We have also heard that the budgetary discipline is an illusion because it requires only a qualified majority to alter it. We know that it is an illusion because of what other people say about it. Even Michel Rocard—for those who do not attend these debates I point out that he is the French Agriculture Minister—said: It allows sufficient flexibility for the continued operation of the CAP. Rather more forcefully, Agra Europe, a well-known and influential journal in relation to what happens in Europe, has a headline "Budgetary discipline agreement 'value-less'." It goes on to say that it is not worth the paper it is written on. The two major flaws that have been identified by several hon. Members on both sides of the House are the exceptional circumstances let-out and the qualified majority.

By far the most eloquent criticism of the illusory nature of the budgetary discipline appears in that well-known magazine Farmers Weekly, which has a headline: Nothing to fear in EEC formula. That is a magazine for farmers, not for accountants or politicians. It says: Farmers have nothing to fear from the EEC budget discipline … it is so full of escape clauses … the ceiling has been set so high that by 1987, the year after Spain and Portugal become EEC members, the formula allows for an extra billion ecu … to be spent on farm support. It finishes by saying: When Spain and Portugal join the EEC in 1986 there will be a stronger majority of countries benefiting from the CAP, with the ability to out-vote the 'payers', Britain and Germany, if they object to spending increases. What could be a more eloquent testimony to the illusory nature of budgetary discipline? The Government have clearly failed on their own criteria.

We oppose the proposal for another reason which has been mentioned by several hon. Members, particularly the hon. Member for Southend, East (Mr. Taylor). It relates to the fact that spending is about priorities. We are talking about spending priorities in this context both at home, which the hon. Gentleman touched on, and in Europe. Cut after cut at home has been referred to this evening, not by Labour Members — the normal complainers about Government cuts—but by Conservative Members who are becoming increasingly worried. We have heard about the anxiety about cuts in student grants. There has been only a mild amelioration on that. We have heard complaints about the cuts in overseas aid, in the external services of the BBC, and in heating support for old-age pensioners. Hundreds of thousands of pensioners are now getting up to £1 a week less in their heating support. We have also heard about cuts in the regional support grant.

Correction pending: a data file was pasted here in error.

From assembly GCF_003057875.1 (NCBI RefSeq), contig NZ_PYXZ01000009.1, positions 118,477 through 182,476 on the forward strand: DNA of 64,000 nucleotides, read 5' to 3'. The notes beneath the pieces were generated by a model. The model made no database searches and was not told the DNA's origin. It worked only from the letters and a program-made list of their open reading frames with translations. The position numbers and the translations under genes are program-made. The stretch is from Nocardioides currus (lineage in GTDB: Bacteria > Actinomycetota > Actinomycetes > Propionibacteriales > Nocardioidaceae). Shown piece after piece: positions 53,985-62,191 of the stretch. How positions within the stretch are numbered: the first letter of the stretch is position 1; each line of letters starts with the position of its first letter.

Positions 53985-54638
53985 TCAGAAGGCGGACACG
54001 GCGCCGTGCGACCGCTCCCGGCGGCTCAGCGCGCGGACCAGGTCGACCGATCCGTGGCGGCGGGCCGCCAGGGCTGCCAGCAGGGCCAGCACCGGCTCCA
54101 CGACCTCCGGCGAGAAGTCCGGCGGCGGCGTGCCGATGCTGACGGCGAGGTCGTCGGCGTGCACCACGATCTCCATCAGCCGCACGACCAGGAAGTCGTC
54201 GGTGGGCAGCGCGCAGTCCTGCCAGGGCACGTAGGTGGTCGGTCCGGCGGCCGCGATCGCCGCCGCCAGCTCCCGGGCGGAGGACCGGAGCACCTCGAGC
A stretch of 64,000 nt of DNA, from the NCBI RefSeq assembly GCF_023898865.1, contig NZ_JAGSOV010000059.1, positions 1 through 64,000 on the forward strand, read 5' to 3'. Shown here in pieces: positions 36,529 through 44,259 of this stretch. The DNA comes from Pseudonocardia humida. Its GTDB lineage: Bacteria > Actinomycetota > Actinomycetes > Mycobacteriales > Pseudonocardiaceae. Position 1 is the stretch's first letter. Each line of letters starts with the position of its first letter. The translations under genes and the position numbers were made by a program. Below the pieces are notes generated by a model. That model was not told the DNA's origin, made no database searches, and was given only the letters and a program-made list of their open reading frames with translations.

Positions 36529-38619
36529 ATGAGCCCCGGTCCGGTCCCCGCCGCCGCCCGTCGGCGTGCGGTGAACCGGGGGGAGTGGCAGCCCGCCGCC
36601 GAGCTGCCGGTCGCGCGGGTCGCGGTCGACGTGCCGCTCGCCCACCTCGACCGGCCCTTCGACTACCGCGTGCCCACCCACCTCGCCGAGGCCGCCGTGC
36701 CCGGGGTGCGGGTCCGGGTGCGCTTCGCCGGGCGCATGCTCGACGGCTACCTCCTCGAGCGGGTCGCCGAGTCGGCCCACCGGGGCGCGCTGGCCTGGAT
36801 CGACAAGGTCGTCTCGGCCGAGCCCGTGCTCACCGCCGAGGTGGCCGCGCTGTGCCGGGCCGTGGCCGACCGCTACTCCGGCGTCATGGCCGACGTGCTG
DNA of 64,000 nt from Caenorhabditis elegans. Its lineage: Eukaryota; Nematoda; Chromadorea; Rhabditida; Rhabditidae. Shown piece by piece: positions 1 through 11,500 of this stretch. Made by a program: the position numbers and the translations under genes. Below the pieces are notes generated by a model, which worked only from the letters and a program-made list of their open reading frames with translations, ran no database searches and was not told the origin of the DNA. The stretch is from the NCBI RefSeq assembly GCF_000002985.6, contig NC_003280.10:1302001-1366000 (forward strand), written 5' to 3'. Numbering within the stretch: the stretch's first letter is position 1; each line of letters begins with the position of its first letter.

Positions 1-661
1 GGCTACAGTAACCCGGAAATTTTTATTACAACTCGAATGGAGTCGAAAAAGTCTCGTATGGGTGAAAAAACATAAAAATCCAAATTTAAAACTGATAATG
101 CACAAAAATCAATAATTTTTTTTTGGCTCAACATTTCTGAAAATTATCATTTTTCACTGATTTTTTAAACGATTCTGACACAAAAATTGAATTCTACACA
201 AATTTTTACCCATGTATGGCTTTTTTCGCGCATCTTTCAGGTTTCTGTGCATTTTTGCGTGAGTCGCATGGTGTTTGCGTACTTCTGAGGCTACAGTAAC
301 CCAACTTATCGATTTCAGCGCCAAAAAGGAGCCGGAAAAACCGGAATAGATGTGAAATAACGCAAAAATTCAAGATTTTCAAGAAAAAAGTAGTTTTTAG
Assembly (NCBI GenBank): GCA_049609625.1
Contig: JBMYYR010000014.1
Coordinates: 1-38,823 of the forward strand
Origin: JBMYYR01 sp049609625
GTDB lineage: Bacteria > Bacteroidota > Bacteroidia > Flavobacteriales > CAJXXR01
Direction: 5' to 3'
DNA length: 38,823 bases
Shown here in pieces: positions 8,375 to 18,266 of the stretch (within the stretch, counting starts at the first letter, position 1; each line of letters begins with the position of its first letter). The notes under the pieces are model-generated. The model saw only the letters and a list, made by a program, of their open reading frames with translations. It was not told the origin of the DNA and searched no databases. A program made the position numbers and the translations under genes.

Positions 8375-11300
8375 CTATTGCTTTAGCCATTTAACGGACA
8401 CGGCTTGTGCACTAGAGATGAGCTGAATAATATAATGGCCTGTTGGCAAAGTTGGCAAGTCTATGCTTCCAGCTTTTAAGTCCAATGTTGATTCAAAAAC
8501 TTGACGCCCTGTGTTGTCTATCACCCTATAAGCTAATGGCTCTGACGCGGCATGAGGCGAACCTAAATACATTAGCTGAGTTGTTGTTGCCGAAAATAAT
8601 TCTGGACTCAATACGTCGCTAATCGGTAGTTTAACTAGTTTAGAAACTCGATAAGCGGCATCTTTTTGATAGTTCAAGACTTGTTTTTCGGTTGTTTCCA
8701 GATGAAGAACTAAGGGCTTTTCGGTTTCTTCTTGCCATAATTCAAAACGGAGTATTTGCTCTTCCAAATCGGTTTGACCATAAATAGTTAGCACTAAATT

It appears that only two areas are exempt from Government controls. One is fortress Falklands, which I hope to speak about on many future occasions, and the other is the European Community, especially the CAP. We need to say to the EC that the CAP, which is effectively a bottomless pit, is not acceptable because the Government do not have a bottomless purse, and because we have other priorities on which we wish to expend resources.

The matter also concerns priorities within the EC budget. The draft budget of the EC for 1985 shows an increase in agricultural spending, from 67 per cent. to 74 per cent. of the budget and further proposed increases, not the guaranteed controls, about which the Government assure us. The social fund is the Community's main weapon against unemployment, yet it gets a measly 5 per cent. of the budget, although we know from our experience, the Community and the EC annual report that unemployment is increasing. In 1978 unemployment in the Community as a whole stood at 5.5 per cent. Now it stands at 11.5 per cent. Hon. Members on both sides of the House have expressed anxiety about the effect of unemployment on young people. In the under-25 age group unemployment has increased from 13.5 per cent. to 24.5 per cent.

Mr. Marlow

Would the hon. Gentleman like more money to be spent through the European social fund? If so, why does he believe that money which is sent to Brussels and returned to us is more efficiently used than money which we decide to spend directly?

Mr. Foulkes

That is a good point. It relates to the question of Community spending versus domestic spending. The irony is that at present the Government are so reluctant to spend money from their domestic budget on employment programmes that the Community is one of the few areas from which we are getting money.

I turn to the matter of instilling confidence in our young people. Mr. Delors, the new President of the Commission and former French Finance Minister, recently addressed the European Parliament in Strasbourg about pulling down the frontiers of Europe. He said of young people: Pulling down the frontiers will not convince them of our resolve to do away with massive unemployment. Here, too, the credibility of the European venture is at stake It is at stake. Unless we encourage the Community to switch priorities from the uncontrollable expenditure of the CAP to such areas, young people will lose confidence in the EC and in the politicians who lead it.

I now come to the point raised by my hon. Friend the Member for Cynon Valley. The areas scheduled for cuts in the EC budget are areas which my right hon. and hon. Friends wish to see expanded—for example, transport, energy, science and technology, research, industry, information and innovation. The Community should spend more money on them.